The citizen way of thinking
Reformed ad man Jon Alexander creates a better future
Spending and consuming is officially outdated. As we stagger from crisis to crisis, how about we put the same creativity that goes into selling stuff into involving people instead?
In TOPIA series, My World of Good, revolutionaries imagine better
Jon Alexander wants us to reclaim our future by thinking and acting like Citizens, not Consumers – because it’s not us humans that are broken, it’s the stories.
The former advertising award-winner and author spent the first decade of his career selling some of the world’s biggest brands, and even winning a few awards along the way. But then everything changed: “Late one evening back in 2010, standing on the platform at Oxford Circus underground station, I stared at the floor as one train came and went and then another, waves of nausea passing over me. Another train passed, and then I started retching, and then threw up. It happened every day for a week.”
He recalls one of his bosses telling him, “humans are just nasty monkeys and consumerism is evolution”, and realising he was caught up in a story he simply didn’t believe in. He calls this the Consumer Story, a foundational story of humans as inherently self-interested and competitive. The revelation made him sick. The penny had dropped. And he didn’t want to pick it up again.
In 2014, Alexander co-founded the New Citizenship Project with former adland colleague, Irenie Ekkeshis, as a strategy and innovation consultancy to help people shape the things that matter to them for the better. Their mission is to figure out how to use their skills not just to sell a glittering array of stuff but to involve people in the decisions that affect their lives. They have since worked with everyone from the National Trust to The Body Shop, because there is still a place for business – with purpose.
“Then in 2020, with Britain in lockdown, I saw the ideas we were working with come alive in front of my eyes,” he says. “As Citizens, we were getting involved, helping one another through unprecedented challenges. A whole new society became possible in that time. But our leaders couldn’t see it, because they were blinded by the Consumer Story.”
He realised we need to step into a new narrative of the ‘Citizen Story’, because when we start to act like Citizens, not Consumers, everything changes. That’s why the activist-author wrote CITIZENS: Why the Key to Fixing Everything is All of Us: so that we can unlock our energy, creativity and care to see what is possible. It’s an important book about believing in our collective power to create change.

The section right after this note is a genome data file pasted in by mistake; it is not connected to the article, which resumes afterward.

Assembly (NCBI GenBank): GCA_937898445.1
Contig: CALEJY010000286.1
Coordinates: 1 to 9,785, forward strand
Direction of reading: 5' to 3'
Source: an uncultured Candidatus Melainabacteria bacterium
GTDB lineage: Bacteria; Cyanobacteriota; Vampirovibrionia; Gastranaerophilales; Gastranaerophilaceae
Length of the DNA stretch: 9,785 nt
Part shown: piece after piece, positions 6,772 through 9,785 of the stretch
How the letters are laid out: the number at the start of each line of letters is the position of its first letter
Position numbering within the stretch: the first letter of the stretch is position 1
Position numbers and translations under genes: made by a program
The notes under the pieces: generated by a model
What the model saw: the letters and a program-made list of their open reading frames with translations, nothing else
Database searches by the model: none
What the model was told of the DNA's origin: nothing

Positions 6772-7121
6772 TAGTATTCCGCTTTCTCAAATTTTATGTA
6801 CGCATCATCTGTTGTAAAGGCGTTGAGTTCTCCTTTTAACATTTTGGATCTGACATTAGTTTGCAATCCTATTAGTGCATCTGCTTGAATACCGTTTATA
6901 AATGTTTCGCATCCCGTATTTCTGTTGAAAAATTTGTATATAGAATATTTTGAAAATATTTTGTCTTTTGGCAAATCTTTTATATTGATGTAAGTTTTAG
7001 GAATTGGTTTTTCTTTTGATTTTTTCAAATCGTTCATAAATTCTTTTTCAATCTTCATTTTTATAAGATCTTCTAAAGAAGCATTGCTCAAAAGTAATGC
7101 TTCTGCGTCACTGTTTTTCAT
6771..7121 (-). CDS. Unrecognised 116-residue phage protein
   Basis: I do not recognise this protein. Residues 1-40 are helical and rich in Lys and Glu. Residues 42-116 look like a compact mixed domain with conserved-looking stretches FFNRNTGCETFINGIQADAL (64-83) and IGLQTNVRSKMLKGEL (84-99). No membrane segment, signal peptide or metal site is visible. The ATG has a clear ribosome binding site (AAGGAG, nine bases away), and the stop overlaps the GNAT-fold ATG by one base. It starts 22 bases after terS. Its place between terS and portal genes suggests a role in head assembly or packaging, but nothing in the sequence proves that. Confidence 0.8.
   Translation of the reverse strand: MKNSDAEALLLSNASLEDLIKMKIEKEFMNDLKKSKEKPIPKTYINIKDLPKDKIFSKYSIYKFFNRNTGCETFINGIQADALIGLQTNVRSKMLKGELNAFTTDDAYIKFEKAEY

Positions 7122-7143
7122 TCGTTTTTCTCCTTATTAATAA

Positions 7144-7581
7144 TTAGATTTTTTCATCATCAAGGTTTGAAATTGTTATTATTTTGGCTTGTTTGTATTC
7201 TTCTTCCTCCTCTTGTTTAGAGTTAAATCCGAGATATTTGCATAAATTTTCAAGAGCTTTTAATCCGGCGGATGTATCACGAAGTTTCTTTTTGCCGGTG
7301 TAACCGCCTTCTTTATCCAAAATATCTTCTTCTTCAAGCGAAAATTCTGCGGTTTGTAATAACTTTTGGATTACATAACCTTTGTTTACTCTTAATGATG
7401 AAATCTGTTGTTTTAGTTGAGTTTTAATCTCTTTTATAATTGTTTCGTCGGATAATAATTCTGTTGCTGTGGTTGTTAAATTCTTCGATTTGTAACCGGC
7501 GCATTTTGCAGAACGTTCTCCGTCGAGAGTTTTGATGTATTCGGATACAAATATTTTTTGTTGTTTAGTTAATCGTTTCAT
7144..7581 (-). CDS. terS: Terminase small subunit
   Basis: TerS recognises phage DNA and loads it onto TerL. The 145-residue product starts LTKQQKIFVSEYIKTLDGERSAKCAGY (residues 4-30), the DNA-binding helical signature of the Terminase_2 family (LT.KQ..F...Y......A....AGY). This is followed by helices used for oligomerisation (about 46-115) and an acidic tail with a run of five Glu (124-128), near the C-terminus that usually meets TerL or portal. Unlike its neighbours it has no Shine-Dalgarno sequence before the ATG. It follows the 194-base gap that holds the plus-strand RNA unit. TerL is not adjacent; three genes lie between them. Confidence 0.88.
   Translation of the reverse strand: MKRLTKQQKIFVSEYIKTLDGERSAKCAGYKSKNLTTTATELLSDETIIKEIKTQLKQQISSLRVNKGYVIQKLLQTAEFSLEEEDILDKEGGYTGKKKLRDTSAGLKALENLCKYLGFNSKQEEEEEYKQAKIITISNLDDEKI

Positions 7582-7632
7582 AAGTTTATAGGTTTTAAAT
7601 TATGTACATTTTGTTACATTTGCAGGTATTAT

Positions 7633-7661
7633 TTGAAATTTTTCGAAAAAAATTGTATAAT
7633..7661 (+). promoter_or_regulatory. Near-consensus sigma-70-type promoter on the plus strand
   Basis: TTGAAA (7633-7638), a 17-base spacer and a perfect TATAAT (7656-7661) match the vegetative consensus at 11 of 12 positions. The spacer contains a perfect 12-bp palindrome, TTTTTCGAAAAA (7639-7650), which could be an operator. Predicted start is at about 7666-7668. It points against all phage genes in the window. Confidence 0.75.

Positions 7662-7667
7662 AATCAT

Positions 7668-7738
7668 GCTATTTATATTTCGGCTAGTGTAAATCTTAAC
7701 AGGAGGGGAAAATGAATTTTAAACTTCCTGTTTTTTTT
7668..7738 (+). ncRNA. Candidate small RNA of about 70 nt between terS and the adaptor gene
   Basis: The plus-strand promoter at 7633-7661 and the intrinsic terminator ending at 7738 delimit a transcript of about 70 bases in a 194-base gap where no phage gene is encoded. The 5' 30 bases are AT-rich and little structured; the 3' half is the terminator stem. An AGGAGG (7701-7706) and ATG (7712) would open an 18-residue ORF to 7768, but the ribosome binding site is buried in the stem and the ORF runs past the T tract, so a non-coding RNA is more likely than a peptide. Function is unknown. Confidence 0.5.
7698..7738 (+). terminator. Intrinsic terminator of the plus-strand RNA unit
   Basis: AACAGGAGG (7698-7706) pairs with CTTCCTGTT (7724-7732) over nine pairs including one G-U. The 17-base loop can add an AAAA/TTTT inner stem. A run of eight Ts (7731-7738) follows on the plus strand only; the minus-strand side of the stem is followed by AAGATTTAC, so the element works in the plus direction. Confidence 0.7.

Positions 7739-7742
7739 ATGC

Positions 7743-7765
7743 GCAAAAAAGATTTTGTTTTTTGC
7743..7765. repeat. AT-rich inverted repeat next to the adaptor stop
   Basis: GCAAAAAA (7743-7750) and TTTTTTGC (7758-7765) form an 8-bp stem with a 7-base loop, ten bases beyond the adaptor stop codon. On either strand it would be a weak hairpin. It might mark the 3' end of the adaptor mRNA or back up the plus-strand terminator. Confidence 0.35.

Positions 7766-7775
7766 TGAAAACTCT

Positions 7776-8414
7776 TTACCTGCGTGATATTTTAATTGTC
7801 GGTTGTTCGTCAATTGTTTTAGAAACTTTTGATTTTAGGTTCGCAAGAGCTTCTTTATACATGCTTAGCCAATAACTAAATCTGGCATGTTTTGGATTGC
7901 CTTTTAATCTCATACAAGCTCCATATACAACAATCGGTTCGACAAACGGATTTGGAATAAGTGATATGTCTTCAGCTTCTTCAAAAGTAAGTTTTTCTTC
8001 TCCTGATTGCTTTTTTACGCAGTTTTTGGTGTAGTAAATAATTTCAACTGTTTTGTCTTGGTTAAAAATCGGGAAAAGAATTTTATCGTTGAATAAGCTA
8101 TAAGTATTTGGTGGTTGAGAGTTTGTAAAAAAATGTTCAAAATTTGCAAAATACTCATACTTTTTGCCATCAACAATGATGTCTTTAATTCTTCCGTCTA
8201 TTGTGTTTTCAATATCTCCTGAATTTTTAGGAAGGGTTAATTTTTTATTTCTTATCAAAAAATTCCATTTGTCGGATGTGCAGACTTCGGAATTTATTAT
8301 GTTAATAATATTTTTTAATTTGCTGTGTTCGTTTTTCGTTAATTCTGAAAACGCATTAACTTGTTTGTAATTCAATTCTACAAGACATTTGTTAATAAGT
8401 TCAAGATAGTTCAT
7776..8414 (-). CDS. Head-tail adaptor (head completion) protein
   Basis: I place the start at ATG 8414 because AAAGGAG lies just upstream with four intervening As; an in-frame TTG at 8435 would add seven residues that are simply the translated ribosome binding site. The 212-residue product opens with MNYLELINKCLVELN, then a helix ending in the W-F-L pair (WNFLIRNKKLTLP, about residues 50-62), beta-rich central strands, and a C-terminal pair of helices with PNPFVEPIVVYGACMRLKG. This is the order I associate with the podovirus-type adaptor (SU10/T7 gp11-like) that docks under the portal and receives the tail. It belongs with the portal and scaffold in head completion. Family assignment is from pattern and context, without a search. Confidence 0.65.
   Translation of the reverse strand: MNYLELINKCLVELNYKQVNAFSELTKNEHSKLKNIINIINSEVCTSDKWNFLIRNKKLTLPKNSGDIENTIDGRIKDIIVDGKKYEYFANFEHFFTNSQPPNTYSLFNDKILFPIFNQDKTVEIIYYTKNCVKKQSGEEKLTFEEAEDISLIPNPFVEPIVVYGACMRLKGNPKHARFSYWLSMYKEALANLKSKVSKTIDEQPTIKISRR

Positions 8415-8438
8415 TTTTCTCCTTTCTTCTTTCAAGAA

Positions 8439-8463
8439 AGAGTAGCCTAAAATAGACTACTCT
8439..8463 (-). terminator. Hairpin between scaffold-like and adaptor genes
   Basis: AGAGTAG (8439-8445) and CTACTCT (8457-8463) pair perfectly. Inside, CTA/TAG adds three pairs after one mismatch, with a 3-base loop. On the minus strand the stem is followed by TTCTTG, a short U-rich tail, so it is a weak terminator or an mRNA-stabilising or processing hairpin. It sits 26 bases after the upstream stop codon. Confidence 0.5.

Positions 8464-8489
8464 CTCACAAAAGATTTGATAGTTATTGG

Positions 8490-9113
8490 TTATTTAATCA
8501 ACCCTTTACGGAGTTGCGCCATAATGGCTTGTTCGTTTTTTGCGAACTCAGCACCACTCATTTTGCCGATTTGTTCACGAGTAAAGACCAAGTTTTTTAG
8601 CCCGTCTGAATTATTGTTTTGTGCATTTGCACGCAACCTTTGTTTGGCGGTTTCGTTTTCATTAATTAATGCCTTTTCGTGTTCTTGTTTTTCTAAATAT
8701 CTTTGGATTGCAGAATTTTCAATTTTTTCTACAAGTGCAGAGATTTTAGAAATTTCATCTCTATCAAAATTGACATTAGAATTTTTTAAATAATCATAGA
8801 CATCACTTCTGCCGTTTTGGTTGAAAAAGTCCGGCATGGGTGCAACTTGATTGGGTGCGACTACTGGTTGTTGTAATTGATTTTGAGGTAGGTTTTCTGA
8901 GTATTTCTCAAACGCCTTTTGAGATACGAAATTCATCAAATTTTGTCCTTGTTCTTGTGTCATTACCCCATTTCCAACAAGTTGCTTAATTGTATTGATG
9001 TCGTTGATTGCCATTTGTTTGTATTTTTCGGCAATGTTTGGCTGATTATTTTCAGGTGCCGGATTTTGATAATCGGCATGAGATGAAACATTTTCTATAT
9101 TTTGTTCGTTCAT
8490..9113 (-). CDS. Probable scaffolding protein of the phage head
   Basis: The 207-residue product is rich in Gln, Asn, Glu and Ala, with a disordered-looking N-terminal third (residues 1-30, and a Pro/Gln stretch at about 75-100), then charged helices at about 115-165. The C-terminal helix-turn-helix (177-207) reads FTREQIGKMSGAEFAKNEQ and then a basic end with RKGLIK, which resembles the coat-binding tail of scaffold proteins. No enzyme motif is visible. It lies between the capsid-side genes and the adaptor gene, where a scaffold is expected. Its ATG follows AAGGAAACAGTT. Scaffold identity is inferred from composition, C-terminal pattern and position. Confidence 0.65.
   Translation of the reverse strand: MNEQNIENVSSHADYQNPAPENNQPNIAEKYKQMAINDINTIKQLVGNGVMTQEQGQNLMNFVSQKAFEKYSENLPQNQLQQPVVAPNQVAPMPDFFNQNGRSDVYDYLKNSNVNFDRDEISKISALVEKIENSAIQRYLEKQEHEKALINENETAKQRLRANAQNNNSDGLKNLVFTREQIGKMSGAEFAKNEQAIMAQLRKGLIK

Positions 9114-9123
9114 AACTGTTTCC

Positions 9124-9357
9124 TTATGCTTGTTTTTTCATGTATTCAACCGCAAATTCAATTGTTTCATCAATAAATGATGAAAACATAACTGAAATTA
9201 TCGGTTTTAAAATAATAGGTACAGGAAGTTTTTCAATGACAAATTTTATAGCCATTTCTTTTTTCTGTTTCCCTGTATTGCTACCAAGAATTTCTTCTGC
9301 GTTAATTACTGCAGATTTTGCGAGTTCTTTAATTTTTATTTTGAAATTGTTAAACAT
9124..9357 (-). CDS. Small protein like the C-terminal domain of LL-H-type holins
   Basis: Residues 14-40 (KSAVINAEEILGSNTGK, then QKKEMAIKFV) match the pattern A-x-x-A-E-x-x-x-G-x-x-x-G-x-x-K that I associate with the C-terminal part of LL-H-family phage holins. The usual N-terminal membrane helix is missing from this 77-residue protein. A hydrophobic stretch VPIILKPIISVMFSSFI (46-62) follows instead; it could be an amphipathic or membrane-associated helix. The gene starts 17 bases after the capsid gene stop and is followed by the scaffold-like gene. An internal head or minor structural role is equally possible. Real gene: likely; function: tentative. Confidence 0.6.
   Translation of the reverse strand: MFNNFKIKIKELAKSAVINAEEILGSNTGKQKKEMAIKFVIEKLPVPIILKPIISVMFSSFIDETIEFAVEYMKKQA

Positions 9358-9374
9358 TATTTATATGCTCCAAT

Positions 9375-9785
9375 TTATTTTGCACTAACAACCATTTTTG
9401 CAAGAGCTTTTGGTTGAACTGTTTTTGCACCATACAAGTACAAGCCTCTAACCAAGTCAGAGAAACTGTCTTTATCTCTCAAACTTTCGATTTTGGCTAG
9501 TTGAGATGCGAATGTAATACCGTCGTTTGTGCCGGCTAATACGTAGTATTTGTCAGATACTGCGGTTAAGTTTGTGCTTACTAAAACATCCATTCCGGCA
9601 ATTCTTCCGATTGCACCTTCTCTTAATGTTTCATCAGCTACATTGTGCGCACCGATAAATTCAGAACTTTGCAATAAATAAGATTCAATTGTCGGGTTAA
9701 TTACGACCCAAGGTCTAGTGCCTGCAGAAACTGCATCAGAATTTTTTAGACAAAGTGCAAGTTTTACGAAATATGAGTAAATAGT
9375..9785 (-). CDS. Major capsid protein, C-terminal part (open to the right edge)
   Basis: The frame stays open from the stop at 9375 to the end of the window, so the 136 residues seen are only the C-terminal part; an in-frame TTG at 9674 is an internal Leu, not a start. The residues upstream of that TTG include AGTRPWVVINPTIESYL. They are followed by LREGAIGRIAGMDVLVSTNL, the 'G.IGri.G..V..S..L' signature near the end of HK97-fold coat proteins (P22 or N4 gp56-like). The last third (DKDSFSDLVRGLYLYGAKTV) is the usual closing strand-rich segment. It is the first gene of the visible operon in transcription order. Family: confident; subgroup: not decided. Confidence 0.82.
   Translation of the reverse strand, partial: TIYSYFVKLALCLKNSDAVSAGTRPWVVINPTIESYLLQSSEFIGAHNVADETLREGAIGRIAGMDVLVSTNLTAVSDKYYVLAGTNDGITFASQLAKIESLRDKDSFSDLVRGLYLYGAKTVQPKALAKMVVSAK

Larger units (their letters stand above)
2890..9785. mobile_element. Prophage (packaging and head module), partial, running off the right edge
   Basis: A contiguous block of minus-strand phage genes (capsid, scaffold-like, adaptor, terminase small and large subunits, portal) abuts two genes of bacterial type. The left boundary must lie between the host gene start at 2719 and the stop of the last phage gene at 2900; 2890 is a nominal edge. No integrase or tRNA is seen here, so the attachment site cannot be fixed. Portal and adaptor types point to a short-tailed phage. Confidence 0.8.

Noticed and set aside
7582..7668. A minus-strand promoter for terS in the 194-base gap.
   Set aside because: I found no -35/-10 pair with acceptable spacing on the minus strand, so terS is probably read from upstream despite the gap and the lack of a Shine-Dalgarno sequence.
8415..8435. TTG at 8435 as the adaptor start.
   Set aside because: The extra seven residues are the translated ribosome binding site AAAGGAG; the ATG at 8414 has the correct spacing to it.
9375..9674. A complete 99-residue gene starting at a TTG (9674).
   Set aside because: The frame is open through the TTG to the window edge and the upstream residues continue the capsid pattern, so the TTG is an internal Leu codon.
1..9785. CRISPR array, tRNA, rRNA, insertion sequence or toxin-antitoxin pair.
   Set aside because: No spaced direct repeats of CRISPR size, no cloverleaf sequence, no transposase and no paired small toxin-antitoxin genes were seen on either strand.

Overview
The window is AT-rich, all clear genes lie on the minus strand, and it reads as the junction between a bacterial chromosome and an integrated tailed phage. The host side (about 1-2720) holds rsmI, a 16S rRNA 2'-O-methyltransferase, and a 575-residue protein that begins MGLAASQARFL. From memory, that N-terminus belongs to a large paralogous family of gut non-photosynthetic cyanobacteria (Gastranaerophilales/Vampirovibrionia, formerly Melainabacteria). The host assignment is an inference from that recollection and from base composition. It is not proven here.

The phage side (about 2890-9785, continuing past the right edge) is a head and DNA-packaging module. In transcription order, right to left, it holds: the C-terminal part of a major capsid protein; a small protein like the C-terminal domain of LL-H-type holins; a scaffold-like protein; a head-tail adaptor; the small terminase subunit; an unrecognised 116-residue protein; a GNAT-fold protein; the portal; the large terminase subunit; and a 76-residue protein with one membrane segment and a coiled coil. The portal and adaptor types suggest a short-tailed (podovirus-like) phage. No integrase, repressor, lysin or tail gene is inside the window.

Working with Ariane Conrad (aka the Book Doula), a New York Times bestselling writer who has built a career turning big ideas into books that change the world, he drew on his previous advertising experience (and no less than three Masters degrees-worth of knowledge) to pull together a book that offers optimism with a new story rooted in community and interdependence.
CITIZENS shows us what we must do to survive and thrive – as individuals, as organisations, as nations, even as a species. A sort of upbeat handbook, it’s full of inspiring case studies of authentic participation being adopted around the world, from the slums of Kenya to the backstreets of Birmingham. It’s real proof that “unleashing the power of everyone” can equip us to face the challenges of economic insecurity, climate crisis, public health threats and polarisation.
“I truly believe that we humans are collaborative, creative, caring Citizens by nature – and if we give ourselves and each other the chance, we can fix this.”
Revered producer-activist Brian Eno is such a fan of Alexander’s approach that he wrote the foreword to this vitally important book: “When you see the world through the lens of this story, you see that there is a revolution in progress. The people are organising, not only in grassroots movements but also, crucially, inside the very institutions and organisations that are currently failing us. The people are starting to feel their power, and they’re making for the engine rooms.”
My World of Good is a TOPIA series where we ask revolutionaries to imagine better. We asked Jon Alexander to share his idea of a better world – one that’s less greedy, selfish and destructive – and then give examples of citizenship in action.
Jon Alexander: In My World of Good…
… we replace Consumer with Citizen
If I could dramatically change one thing about the world today, I don’t think one thing would ever cut it, that’s the pain and the joy of systems. But I do think it would make a hell of a difference if we could run a kind of societal ‘find and replace’ to replace ‘Consumer’ with ‘Citizen’ in every single instance.
My main focus is on creating and channeling the cultural moments when the story might shift. Covid represented a moment when the story might have shifted in the UK, but ultimately didn’t (think “Eat Out To Help Out” as an example of the imposition of the Consumer Story, directly co-opting Citizen instincts into consumption). The People’s Plan for Nature is an attempt to create such a moment around the new David Attenborough documentary.
… we ask questions
I try to ask myself the same question every day:
What would you do today if you truly believed in yourself and those around you?
… Bayo Akomolafe’s ideas will be mainstream
Bayo Akomolafe is a philosopher, writer, activist and executive director of The Emergence Network. I find his way of looking at the world, encouraging us to ask questions, as to whether we’re really having the impact we intend, very challenging – but absolutely essential. I really tussle in my mind with insights like, “Times are urgent, we must slow down,” but I know I need to hear them and I think everyone does.
In some ways, I’d love to more able to hold the urgency of our times and to slow myself. But I also love living life intensely and in full energy.
… we protect imagination
… everyone has read Ece Temelkuran